Salary negotiations are a balancing act, where your desire for the candidate is weighed against what you are willing to pay to get them. This week’s Roundup navigates the seemingly treacherous waters of negotiation, providing tips and tactics for successful salary negotiation for hiring managers (and candidates), as well as providing insight into how negotiators can improve their skills by understanding how the other side perceives them.
Salary negotiations can be daunting for even the most experienced of hiring professionals. You don’t want to give away the farm, but you don’t want a great candidate to slip through your fingers, either. This article presents some great tactics hiring managers can use before and during the negotiations to make sure that both sides come away satisfied. Doing your research on industry standards, emphasizing the non-financial incentives your company offers, and finding ways to diffuse tension are only a few of the tips provided.
How do you know if you’re offering the right salary for the job? Answering this question is a constant struggle, and while you may have an idea of the amount you want to offer, you need to know how it compares to the rates your competitors are offering. This article suggests researching salary and wage information using online sources like Payscale.com, Salary.com, and Glassdoor.com. While it notes that some sites are more reliable and detailed than others, doing your research and comparing rates on the websites will give you a good grounding in what candidates will expect and you should offer.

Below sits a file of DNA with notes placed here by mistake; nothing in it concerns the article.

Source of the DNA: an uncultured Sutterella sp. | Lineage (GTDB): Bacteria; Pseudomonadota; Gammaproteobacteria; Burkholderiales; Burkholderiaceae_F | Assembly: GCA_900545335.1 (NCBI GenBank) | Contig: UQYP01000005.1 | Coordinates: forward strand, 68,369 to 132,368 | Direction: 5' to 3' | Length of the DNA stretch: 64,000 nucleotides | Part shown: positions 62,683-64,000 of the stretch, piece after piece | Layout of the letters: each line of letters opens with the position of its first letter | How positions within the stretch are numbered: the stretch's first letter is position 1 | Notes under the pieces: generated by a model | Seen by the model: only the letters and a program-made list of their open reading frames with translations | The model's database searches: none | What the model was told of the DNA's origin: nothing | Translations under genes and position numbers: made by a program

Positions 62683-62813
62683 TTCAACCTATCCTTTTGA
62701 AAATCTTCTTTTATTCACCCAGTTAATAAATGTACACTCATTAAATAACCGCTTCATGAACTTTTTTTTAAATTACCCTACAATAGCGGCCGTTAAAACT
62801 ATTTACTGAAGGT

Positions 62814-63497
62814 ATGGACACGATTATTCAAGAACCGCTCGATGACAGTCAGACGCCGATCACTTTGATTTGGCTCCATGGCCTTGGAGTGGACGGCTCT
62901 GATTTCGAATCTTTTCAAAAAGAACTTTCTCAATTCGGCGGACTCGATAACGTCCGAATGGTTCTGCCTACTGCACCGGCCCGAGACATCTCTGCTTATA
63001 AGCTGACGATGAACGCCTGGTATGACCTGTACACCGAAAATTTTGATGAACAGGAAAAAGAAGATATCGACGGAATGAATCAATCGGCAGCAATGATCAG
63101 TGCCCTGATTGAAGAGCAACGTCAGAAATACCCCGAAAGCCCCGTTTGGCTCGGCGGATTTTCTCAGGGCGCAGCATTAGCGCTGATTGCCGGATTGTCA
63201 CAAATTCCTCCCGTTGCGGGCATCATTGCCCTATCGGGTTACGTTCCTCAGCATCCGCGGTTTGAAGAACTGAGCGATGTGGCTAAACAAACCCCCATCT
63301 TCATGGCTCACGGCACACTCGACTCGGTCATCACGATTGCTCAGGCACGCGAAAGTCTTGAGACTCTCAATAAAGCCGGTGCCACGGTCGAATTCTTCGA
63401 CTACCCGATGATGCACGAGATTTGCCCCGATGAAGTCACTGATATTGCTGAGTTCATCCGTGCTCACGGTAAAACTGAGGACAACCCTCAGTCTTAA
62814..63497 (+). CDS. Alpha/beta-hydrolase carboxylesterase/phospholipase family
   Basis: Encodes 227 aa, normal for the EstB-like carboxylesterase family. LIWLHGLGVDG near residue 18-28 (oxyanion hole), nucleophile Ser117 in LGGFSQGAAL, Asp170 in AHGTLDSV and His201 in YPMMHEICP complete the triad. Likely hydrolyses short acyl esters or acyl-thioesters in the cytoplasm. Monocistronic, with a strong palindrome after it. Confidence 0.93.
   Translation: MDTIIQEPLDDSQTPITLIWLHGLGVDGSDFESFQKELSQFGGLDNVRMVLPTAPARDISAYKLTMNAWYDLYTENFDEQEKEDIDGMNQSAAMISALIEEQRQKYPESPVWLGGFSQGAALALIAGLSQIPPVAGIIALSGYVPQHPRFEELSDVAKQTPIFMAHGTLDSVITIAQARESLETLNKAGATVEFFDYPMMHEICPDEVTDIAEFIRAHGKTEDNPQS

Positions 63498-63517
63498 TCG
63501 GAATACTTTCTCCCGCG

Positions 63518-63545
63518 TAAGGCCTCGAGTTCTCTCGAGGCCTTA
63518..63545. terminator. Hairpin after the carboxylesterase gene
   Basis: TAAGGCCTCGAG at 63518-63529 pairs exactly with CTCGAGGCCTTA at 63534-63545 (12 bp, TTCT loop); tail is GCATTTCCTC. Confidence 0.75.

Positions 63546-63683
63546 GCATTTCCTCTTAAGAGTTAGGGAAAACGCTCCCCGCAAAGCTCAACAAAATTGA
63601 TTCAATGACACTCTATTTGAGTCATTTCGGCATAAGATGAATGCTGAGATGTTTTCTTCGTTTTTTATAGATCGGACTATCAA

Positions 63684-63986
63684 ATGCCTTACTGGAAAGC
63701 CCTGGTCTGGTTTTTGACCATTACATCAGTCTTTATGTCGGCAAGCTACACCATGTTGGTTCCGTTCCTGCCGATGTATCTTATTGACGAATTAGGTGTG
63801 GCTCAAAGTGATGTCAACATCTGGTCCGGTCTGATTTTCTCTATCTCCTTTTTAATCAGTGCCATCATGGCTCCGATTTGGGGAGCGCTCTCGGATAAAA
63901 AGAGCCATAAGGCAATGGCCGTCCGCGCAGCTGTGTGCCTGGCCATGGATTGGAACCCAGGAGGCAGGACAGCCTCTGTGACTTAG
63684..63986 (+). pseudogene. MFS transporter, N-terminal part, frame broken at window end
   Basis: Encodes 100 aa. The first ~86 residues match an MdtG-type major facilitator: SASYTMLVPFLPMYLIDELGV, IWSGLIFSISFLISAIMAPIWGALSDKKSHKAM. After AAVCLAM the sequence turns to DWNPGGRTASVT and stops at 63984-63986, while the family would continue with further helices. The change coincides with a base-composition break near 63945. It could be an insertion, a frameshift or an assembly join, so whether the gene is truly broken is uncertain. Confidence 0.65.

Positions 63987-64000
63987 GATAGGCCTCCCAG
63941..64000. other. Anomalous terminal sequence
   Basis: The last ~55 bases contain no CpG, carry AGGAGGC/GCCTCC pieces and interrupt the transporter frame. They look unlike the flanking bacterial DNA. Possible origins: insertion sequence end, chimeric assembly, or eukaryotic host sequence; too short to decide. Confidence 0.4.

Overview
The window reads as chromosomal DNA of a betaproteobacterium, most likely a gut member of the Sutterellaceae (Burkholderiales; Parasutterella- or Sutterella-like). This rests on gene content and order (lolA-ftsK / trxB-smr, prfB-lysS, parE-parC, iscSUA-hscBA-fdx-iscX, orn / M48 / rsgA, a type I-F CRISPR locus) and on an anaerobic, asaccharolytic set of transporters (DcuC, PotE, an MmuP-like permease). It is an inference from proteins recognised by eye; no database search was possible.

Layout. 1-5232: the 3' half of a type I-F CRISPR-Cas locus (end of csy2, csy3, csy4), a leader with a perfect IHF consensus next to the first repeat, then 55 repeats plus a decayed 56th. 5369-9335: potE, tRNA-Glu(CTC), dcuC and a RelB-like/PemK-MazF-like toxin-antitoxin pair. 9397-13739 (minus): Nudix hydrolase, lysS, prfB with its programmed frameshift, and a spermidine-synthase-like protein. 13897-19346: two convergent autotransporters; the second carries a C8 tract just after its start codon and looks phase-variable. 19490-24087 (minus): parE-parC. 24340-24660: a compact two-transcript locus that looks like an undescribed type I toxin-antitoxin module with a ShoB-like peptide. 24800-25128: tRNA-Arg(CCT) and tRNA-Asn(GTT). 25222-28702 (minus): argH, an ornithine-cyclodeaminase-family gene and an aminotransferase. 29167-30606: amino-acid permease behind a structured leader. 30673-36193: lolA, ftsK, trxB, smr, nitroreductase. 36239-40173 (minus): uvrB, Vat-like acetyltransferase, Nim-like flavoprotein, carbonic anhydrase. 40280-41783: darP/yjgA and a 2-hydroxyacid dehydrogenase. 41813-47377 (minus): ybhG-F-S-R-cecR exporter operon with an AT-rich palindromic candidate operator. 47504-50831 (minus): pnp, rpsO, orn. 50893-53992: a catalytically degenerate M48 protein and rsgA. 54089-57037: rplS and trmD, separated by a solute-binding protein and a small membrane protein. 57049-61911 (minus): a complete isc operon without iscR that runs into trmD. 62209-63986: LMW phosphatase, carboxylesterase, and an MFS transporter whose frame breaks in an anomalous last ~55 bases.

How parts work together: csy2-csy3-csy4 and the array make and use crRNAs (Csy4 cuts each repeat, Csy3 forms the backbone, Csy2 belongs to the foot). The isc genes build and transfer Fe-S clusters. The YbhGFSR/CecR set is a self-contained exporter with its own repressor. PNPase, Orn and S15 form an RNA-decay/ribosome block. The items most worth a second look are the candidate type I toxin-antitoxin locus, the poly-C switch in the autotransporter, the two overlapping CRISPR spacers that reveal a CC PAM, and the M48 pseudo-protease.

Never assume that a first offer is set in stone. Most job offers have a fair amount of room for negotiation, and this article presents three areas you should focus on when negotiating the best offer for your value. Salary, benefits, and perks are areas where negotiation is expected and most effective. Items like base salary, bonuses, health benefits, vacation time, and remote work availability are all fair game, and if the other party can’t give on one issue, it’s more likely that he or she will offer you more on another.
Misreading how others perceive you can be costly at the negotiating table. If you think you’ve crossed a line, you may agree to less beneficial terms to smooth over an issue that the other party hadn’t been aware of in the first place. This article discusses the results of a series of tests two researchers recently ran to determine how negotiators perceive themselves versus how they thought the other party perceived them. The result? Not many people can accurately tell how they are perceived in a negotiating situation. The article then goes on to suggest three tips to get an accurate reading on how assertive you are in negotiating by using mentor and peer feedback, role-playing exercises, and feedback from actual negotiating sessions.
Heads up – you can actually negotiate a better salary at an entry-level job. You don’t need to be more established in your field to make sure you’re fairly compensated, but you do need to take some steps to make sure that the negotiations go as planned. This article discusses the steps you need to take from the beginning of the negotiating process to the end, starting with when you bring up the subject (hint – wait until you’ve actually had an offer) through doing your research and knowing how far to push a future employer on any one issue.